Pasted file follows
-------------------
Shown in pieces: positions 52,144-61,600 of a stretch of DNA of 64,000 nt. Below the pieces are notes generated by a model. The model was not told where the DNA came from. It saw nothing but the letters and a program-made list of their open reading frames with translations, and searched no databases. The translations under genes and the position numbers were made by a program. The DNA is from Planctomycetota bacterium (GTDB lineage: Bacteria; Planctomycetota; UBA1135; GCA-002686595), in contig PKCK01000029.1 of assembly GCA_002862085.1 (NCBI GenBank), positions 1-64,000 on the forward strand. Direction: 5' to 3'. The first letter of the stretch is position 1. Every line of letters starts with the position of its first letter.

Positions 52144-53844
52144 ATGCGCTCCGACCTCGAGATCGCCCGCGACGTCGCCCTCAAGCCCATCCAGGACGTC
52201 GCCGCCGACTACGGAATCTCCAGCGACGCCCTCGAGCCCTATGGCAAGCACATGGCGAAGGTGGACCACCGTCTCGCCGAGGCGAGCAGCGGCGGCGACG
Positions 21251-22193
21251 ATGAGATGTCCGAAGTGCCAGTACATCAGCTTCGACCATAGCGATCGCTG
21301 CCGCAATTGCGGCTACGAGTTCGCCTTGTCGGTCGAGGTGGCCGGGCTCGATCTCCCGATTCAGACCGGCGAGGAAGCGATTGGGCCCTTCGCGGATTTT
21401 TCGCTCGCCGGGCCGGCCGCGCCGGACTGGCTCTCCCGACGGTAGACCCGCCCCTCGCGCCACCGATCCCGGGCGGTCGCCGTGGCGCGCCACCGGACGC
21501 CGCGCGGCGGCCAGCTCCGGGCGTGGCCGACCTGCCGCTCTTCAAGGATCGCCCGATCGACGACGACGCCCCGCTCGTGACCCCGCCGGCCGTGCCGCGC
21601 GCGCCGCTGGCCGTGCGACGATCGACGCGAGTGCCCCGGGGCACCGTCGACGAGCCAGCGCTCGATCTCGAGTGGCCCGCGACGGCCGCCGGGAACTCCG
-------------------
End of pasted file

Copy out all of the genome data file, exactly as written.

Shown in pieces: positions 52,144-61,600 of a stretch of DNA of 64,000 nt. Below the pieces are notes generated by a model. The model was not told where the DNA came from. It saw nothing but the letters and a program-made list of their open reading frames with translations, and searched no databases. The translations under genes and the position numbers were made by a program. The DNA is from Planctomycetota bacterium (GTDB lineage: Bacteria; Planctomycetota; UBA1135; GCA-002686595), in contig PKCK01000029.1 of assembly GCA_002862085.1 (NCBI GenBank), positions 1-64,000 on the forward strand. Direction: 5' to 3'. The first letter of the stretch is position 1. Every line of letters starts with the position of its first letter.

Positions 52144-53844
52144 ATGCGCTCCGACCTCGAGATCGCCCGCGACGTCGCCCTCAAGCCCATCCAGGACGTC
52201 GCCGCCGACTACGGAATCTCCAGCGACGCCCTCGAGCCCTATGGCAAGCACATGGCGAAGGTGGACCACCGTCTCGCCGAGGCGAGCAGCGGCGGCGACG
Positions 21251-22193
21251 ATGAGATGTCCGAAGTGCCAGTACATCAGCTTCGACCATAGCGATCGCTG
21301 CCGCAATTGCGGCTACGAGTTCGCCTTGTCGGTCGAGGTGGCCGGGCTCGATCTCCCGATTCAGACCGGCGAGGAAGCGATTGGGCCCTTCGCGGATTTT
21401 TCGCTCGCCGGGCCGGCCGCGCCGGACTGGCTCTCCCGACGGTAGACCCGCCCCTCGCGCCACCGATCCCGGGCGGTCGCCGTGGCGCGCCACCGGACGC
21501 CGCGCGGCGGCCAGCTCCGGGCGTGGCCGACCTGCCGCTCTTCAAGGATCGCCCGATCGACGACGACGCCCCGCTCGTGACCCCGCCGGCCGTGCCGCGC
21601 GCGCCGCTGGCCGTGCGACGATCGACGCGAGTGCCCCGGGGCACCGTCGACGAGCCAGCGCTCGATCTCGAGTGGCCCGCGACGGCCGCCGGGAACTCCG